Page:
means to secure the bottom ends of said edge means in said outward position.
2. A unit according to claim 1 wherein:
said cabinet structure includes two oposite side open-side-areas and an end open-side-area contiguous to both side areas;
said edge means includes one pair thereof at the junctures of the side open-side-areas with the end open-side-area, and another pair at the opposite ends of said open-side-areas; and
said holding means of said one pair of edge means forms a slidable connection with the vertical edges of said grilles.
3. A unit according to claim 2:
said one pair of edge means comprise an outer member and an inner member nested therein, both being of generally angle form in horizontal cross-section and attached together along their vertical centerportions, the outer and inner members having a sufficient space between their edges to define slots within which the vertical edges of said grille means is received in slidable relation.
4. An outside coil unit for a heat pump, comprising:
a refrigerant coil comprising a vertical fin and horizontal tube structure and being vertically disposed;
a cabinet structure containing said coil and having an open-side-area at the exterior face of the coil, said refrigerant coil being generally coextensive with said open-side-area;
openwork grille means generally coextensive with said face area of said coil and being located adjacent the exterior face of said coil; and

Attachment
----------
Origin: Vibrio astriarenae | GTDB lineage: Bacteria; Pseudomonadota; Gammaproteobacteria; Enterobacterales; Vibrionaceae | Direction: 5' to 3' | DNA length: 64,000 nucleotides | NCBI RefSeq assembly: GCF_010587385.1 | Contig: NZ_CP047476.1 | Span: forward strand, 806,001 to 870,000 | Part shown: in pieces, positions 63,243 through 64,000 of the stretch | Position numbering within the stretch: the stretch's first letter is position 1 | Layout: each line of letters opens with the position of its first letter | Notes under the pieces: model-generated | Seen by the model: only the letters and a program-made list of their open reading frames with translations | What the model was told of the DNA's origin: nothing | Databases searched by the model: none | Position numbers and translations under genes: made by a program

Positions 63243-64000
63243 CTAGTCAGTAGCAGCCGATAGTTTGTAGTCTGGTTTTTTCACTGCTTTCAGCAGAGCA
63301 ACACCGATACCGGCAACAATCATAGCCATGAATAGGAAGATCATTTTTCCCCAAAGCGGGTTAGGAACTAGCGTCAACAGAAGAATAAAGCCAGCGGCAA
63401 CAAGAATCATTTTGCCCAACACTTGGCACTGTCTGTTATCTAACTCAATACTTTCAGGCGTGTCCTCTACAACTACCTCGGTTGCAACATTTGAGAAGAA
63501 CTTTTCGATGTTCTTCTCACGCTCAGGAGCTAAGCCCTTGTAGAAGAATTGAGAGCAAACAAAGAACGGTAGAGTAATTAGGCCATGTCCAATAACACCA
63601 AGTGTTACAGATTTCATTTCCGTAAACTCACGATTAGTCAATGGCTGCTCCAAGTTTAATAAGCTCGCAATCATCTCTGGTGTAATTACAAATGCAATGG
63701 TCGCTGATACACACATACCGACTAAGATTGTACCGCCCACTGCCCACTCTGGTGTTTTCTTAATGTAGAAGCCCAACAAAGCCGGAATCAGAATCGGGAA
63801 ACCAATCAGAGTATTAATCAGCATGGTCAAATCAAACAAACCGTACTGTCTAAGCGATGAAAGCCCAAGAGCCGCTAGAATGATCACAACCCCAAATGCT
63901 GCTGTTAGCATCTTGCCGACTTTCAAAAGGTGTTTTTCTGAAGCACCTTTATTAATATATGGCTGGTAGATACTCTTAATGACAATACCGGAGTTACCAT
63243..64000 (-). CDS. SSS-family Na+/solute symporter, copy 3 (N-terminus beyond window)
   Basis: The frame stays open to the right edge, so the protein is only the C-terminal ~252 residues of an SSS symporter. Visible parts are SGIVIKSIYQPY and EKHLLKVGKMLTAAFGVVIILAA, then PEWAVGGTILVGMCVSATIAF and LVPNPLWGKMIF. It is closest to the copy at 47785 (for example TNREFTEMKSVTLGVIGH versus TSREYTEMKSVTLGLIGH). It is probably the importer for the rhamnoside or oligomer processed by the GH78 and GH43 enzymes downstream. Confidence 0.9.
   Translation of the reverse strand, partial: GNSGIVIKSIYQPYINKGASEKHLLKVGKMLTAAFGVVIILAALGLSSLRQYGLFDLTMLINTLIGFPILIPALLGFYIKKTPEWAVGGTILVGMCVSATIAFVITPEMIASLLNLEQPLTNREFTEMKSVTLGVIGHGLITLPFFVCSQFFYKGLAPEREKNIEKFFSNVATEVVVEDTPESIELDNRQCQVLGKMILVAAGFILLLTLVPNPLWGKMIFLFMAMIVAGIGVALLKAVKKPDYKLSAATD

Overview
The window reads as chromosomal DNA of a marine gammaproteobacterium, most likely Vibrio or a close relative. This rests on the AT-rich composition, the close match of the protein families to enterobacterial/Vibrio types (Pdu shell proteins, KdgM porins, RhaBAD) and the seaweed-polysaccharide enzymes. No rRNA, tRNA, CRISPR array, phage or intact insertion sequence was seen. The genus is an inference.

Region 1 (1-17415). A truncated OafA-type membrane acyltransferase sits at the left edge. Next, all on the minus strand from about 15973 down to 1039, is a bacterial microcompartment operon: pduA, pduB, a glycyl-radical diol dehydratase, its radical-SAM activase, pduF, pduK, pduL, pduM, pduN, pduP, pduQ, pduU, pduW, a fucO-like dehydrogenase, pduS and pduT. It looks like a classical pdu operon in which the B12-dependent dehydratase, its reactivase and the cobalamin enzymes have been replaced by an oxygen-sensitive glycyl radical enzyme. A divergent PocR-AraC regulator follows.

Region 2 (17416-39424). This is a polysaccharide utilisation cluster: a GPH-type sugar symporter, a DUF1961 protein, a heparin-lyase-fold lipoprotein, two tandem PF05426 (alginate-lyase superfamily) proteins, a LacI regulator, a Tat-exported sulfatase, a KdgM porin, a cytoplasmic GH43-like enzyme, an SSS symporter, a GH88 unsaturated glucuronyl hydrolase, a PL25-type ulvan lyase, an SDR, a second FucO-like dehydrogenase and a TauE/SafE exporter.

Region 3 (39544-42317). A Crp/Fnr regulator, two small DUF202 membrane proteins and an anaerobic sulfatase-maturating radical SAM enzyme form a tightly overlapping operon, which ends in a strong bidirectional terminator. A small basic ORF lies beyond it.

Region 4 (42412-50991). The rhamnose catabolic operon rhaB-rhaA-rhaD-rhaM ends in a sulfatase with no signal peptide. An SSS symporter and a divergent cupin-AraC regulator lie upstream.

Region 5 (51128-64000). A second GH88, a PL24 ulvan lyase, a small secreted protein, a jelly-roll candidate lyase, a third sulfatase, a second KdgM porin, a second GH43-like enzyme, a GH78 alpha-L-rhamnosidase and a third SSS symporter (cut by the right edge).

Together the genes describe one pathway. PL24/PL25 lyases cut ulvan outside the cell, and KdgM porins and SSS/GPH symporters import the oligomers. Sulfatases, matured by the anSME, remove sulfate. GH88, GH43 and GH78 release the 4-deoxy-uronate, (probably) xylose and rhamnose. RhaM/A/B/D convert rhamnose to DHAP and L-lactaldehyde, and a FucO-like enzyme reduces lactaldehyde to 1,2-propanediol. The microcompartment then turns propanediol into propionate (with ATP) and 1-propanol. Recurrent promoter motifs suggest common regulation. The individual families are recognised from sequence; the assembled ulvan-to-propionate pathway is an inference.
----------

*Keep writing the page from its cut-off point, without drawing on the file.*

means supporting said openwork grille means in an inclined disposition with the top edge thereof closely adjacent said coil and the botttom edge spaced outwardly thereof.
Description
BACKGROUND OF THE INVENTION

The invention pertains generally to the art of heat pumps and particularly to the art of grille and coil arrangements for the outdoor unit for a heat pump.

A typical heat pump of the air-to-air type for residential use, for example, includes an indoor coil unit in the air flow system of the residence, and an outdoor coil unit which ordinarily includes a coil per se, along with a refrigerant compressor and various control elements. When the heat pump is operating in a cooling mode the indoor coil functions as an evaporator and the outdoor coil as a refrigerant condenser. When the heat pump is reversed in its operation to a cooling mode, the indoor coil functions as a refrigerant condenser while the outdoor coil functions as a refrigerant evaporator. Consequently, there will be periods when the outdoor coil must be defrosted.